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'Liberated' veteran Arne Friedrich is Germany's secret star

Defender Arne Friedrich was the captain of the worst team in the Bundesliga last season. So why is he suddenly having such a terrific World Cup? Ironically, being out of the spotlight has helped him shine.

Germany's Arne Friedrich celebrates

Friedrich has been one of the World Cup's best defenders

It may have taken 77 games, but he finally got one. Thirty-one-year-old central defender Arne Friedrich finally grabbed his first ever goal in German national dress in his side's surprise 4-0 thrashing of Argentina on Saturday.

More importantly, though, he anchored a back-four that kept Messi, Tevez and Higuain thoroughly at bay, not allowing the Gauchos a single quality look at Manuel Neuer's goal.

What's more, he's helped Germany's other interior defender, Per Mertesacker, get through some noticeable wobbles at the start of the tournament.

Germany's Arne Friedrich celebrates with Germany's Per Mertesacker

Friedrich has picked up the slack for Mertesacker

"I spoke to him briefly after he came in for criticism," Friedrich said in an interview with the online edition of the German weekly Die Zeit. "I told him that I could write a novel about criticism and that I would always be standing beside him on the pitch."

If anyone had said two weeks ago that Friedrich would have been Joachim Loew's rock at the back, that person would probably have been put on prescription medications. As Germany headed to South Africa, the defender's place in Germany's starting eleven was anything but sure, and Friedrich himself had just been relegated with his former club Hertha Berlin.

But as Friedrich himself has said, not playing for Hertha is one key to his renaissance.

Friedrich holds his head after Hertha loss

A dream World Cup has followed Hertha's nightmare season

The defender, whose manner is usually guarded, has had a lot to say to the German press in the past week. And the leitmotif has been liberation.

Friedrich, the not-so-great

"The pressure that I had on me the whole year completely fell away, and I became very relaxed," Friedrich told the Koelner Stadt-Anzeiger newspaper when asked what it was like coming from relegated Hertha to the national team.

After challenging for the Bundesliga title in 2008-2009, Hertha plummeted to the bottom of the table early on last season and stayed there. The inevitable squabbling commenced, and Friedrich as captain was able neither to bring the team together nor perform up to speed on the pitch.

Friedrich has since transferred to 2008-9 champions Wolfsburg. But the sight of the highly-paid veteran getting nutmegged in front of his own goal became all-too-familiar for Hertha devotees.

"I had a very difficult year and played badly in the first half of the season," Friedrich acknowledged in the Stadt-Anzeiger. "Then I performed better, and we still went down. As the captain, I was under extreme pressure, and I, too, made mistakes."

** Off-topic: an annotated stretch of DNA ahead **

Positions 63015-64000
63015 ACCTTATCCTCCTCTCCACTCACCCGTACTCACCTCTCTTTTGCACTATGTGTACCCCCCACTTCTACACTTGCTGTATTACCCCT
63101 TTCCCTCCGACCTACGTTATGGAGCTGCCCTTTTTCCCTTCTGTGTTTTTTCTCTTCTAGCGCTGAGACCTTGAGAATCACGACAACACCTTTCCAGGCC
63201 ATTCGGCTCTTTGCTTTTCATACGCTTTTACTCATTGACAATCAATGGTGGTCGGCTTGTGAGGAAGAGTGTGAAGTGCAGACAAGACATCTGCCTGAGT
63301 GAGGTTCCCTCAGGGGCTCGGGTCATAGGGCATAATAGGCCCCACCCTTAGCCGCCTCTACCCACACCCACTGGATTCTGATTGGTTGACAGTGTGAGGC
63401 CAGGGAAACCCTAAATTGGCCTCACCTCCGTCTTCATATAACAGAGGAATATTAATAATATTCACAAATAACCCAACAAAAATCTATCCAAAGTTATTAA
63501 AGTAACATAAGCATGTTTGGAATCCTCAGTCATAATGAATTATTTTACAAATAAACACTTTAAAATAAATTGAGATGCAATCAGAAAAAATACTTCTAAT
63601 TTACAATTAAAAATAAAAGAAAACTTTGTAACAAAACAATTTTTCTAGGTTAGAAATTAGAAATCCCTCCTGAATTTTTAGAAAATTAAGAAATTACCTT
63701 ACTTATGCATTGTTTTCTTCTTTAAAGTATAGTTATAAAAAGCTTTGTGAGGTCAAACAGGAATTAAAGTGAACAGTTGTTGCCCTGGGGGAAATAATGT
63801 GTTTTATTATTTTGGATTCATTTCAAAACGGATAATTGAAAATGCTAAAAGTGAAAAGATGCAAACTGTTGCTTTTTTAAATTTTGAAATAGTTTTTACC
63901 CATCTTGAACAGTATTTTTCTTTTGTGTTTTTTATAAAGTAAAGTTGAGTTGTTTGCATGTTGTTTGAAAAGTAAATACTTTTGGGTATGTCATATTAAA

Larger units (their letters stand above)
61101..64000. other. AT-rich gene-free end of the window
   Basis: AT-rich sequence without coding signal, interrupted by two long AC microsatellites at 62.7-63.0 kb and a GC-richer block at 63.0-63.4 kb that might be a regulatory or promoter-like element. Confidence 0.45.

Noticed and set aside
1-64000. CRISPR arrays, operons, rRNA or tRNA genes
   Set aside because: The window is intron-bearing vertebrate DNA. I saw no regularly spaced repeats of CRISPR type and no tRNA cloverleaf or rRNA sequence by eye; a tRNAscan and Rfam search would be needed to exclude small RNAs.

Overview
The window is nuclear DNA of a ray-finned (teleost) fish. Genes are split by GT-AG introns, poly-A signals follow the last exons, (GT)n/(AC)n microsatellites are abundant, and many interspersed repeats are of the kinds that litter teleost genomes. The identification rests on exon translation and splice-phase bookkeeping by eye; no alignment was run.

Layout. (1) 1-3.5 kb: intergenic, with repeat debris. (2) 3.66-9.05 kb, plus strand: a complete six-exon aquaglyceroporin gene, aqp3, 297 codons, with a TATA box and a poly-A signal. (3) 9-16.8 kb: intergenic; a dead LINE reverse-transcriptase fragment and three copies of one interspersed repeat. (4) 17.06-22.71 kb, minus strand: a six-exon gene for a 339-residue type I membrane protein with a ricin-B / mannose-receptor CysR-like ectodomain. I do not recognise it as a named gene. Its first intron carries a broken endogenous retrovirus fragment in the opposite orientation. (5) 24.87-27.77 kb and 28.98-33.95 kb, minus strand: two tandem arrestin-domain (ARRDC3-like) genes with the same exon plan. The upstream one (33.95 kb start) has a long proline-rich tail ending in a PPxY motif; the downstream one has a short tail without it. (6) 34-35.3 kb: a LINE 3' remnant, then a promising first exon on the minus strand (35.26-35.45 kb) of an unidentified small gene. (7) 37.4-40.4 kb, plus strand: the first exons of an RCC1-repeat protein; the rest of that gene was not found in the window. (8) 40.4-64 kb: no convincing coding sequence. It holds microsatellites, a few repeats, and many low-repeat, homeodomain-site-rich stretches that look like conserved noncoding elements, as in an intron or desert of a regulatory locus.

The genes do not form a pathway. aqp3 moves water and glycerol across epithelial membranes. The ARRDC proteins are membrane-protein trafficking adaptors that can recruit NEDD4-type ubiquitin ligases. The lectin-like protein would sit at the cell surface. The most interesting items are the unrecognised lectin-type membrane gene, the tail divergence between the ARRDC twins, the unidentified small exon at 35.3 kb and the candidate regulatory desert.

Rumors also persist that Friedrich was part of a cabal that led to ex-Hertha-coach Lucien Favre getting fired - something Friedrich angrily denies.

And that isn't the only bad press that gets Friedrich's gander up.

Argentina's Carlos Tevez, left, competes for the ball with Germany's Arne Friedrich

Germany's number 3 was more than a match for stars like Tevez

Although he's been a fixture in the German national side since 2002, Friedrich has never gotten much love from either fans or the press.

"In 2006, I also had to take a lot of criticism," Friedrich told Die Zeit. "People wrote that I had never been a positive player. I was never considered a savior, and people said I was just along for the ride … It really ticked me off when people wrote things that weren't true."

But there was - and is - an element of truth in what was written. While Friedrich is certainly not just along for the ride, he is anything but a natural-born leader.

Ahead of the Argentina game, while most of the team joked around on the balcony of their hotel in Cape Town, Friedrich was filmed walking alone on the beach staring at the waves. He himself says he's not a buddy-buddy sort of player.

"True friendships are very rare in football," he told Die Zeit.

That's about as personal a statement as any journalist is likely to get from the articulate, but wary defender.

And it may explain why, although Friedrich is one of only two long-time veterans in the squad, coach Joachim Loew chose ever-cheerful Philipp Lahm as his captain and extroverted Bastian Schweinsteiger as his "on-field leader."

Conversely, Friedrich seems to have benefited from being out of the focus - and able to breathe a bit easier.

"Unfortunately, I can't do anything to change the facts and keep Hertha in the first division," Friedrich told Die Zeit. "When I joined up again with the national team, it was like a liberation."

Freed from any responsibilities larger than keeping a tight ship at the back, Friedrich has turned in five fine performances - more than most defenders in South Africa can say. He's even finally gotten that elusive first goal for the national team.

And he may even get a first World Cup title to cap off his unlikely comeback.

Author: Jefferson Chase
Editor: Sonia Phalnikar

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